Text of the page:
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12.   This Petitioner disfavours Federal and State Govt. referendums that thus far have been compulsory to vote.  Those referendums failed to provide Australians with all relevant information in order to make an informed decision, thus contributing to so few of the 44 prior referendums having been approved. 
Only the votes of people who are informed about a particular issue and want to cast a vote should be measured in future referendums

Below are extracts from "Referendums in Australia":

"Referendums have been held in Australia to approve parliament proposed changes to the Constitution of Australia or to the constitutions of states and territories.

Polls conducted on non-constitutional issues are sometimes but not always referred to as plebiscites.  Not all federal referendums have been on constitutional matters (such as the 1916 Australian conscription referendum), and state votes that likewise do not affect the constitution are frequently said to be referendums (such as the 2009 Western Australian daylight saving referendum). Historically, they are used by Australians interchangeably and a plebiscite was considered another name for a referendum.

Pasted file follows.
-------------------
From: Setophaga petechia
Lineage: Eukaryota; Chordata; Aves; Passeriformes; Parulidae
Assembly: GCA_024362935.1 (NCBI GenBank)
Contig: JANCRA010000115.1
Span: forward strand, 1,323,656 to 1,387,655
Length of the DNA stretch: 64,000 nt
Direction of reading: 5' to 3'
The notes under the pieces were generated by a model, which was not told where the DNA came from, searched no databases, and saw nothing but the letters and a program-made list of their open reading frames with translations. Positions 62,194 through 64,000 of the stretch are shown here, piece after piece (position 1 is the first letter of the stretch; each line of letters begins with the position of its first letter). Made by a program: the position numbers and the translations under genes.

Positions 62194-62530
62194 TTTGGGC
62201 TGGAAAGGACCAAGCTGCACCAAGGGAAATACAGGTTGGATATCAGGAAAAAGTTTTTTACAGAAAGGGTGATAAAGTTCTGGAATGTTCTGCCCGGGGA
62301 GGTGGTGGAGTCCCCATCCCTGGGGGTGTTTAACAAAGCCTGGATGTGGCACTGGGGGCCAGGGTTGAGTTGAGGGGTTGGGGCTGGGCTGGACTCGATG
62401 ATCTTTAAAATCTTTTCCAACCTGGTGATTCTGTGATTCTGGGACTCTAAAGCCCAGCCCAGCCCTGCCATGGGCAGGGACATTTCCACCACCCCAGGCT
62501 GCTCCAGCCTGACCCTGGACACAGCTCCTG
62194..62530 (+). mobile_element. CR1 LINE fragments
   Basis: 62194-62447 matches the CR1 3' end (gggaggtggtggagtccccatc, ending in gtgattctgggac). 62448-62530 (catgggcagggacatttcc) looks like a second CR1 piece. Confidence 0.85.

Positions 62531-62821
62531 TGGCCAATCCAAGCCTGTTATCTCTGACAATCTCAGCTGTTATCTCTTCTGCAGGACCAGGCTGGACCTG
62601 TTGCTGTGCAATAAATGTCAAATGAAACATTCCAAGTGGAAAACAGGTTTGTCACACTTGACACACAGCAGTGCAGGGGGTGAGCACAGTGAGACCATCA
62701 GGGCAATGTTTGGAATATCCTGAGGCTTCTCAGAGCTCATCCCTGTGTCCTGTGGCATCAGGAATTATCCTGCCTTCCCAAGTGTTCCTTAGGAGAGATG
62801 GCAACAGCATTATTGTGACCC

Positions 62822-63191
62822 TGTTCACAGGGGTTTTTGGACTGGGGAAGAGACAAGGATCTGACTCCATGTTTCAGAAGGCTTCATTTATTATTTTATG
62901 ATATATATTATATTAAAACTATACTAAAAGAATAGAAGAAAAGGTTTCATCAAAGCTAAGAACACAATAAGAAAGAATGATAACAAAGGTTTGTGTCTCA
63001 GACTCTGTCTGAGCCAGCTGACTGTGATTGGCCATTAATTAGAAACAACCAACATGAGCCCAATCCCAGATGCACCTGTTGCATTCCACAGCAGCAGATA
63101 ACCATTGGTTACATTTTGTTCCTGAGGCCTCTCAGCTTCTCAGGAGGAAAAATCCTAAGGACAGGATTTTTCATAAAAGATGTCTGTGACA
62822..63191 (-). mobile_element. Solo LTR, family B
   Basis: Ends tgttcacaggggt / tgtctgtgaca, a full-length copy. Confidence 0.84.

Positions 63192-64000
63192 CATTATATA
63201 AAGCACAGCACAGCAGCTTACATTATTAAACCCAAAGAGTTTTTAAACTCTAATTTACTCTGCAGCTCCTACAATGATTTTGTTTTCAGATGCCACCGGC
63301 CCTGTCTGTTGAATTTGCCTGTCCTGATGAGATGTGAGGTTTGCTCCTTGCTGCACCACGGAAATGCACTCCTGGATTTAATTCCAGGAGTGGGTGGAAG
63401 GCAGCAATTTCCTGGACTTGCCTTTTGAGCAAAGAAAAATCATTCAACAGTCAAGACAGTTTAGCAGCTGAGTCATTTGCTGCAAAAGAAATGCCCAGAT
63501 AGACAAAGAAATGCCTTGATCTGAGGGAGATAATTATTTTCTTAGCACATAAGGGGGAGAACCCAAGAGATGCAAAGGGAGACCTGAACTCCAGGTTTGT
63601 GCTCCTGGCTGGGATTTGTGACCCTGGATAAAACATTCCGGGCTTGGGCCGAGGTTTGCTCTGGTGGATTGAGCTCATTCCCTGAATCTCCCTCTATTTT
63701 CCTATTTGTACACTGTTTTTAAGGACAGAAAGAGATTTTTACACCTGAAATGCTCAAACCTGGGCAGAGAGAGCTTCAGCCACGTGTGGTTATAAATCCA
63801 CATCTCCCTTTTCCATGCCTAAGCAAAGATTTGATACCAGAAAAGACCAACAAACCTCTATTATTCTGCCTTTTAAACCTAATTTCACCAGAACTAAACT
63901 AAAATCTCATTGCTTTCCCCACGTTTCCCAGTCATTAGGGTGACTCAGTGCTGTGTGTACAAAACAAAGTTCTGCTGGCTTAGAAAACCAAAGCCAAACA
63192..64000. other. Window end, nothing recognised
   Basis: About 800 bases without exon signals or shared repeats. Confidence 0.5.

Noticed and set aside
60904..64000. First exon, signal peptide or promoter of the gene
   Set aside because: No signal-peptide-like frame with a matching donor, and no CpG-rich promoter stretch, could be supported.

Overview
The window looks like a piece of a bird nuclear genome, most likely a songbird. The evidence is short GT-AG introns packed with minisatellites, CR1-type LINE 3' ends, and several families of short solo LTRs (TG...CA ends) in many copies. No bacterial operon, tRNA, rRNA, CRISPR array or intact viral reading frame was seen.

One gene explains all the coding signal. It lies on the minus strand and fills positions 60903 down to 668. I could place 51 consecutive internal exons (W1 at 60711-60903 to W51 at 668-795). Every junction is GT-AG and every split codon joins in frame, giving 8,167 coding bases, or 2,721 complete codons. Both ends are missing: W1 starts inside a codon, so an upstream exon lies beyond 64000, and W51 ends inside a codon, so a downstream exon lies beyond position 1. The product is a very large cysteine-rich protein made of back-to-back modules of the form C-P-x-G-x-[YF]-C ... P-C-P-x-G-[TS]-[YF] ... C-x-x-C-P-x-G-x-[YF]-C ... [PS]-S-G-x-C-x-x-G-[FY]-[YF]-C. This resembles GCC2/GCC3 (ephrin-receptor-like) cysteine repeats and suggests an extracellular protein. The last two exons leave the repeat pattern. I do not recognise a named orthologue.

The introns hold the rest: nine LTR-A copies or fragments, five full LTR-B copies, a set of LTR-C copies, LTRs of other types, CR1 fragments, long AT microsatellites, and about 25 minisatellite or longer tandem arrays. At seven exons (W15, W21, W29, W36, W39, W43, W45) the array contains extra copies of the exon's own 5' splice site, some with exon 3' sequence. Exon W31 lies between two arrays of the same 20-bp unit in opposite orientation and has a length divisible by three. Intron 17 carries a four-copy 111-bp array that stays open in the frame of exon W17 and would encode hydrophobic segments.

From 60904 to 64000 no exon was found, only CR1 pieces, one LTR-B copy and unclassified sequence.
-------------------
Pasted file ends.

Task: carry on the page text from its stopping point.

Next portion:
Voting in a referendum is compulsory for those on the electoral rollAs of 2020, 44 nationwide referendums have been held, only eight of which have been carried. However, there have only been 19 times the Australian people have gone to the polls to vote on constitutional amendments, as it is common to have multiple questions on the ballot. There have also been three nationwide plebiscites (two on conscription and one on the national song), and one postal survey (on same-sex marriage).

Australians have rejected most proposals for constitutional amendments, approving only 8 out of 44 referendums submitted to them since federation. Noting the difficulty of the referendum process, then Prime Minister Robert Menzies said in 1951, "The truth of the matter is that to get an affirmative vote from the Australian people on a referendum proposal is one of the labours of Hercules."